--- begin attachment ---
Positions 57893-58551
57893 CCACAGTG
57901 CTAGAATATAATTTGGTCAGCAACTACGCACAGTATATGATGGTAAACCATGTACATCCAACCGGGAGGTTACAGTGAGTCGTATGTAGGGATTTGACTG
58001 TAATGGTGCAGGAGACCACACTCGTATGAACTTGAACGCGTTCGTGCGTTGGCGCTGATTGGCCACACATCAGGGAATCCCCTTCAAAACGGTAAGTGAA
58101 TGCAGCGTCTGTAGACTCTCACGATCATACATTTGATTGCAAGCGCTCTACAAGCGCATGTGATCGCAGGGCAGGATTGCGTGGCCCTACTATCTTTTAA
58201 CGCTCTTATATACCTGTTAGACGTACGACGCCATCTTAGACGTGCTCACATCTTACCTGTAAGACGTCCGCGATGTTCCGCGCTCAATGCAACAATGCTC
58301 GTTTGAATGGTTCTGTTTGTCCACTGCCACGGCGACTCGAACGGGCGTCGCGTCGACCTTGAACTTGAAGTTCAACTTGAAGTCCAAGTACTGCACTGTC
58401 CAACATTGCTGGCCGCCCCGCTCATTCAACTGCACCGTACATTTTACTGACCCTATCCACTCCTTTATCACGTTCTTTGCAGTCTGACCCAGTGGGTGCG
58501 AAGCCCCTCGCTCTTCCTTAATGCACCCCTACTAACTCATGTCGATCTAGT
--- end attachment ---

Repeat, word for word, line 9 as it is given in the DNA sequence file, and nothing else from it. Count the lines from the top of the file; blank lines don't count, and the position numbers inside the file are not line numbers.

58501 AAGCCCCTCGCTCTTCCTTAATGCACCCCTACTAACTCATGTCGATCTAGT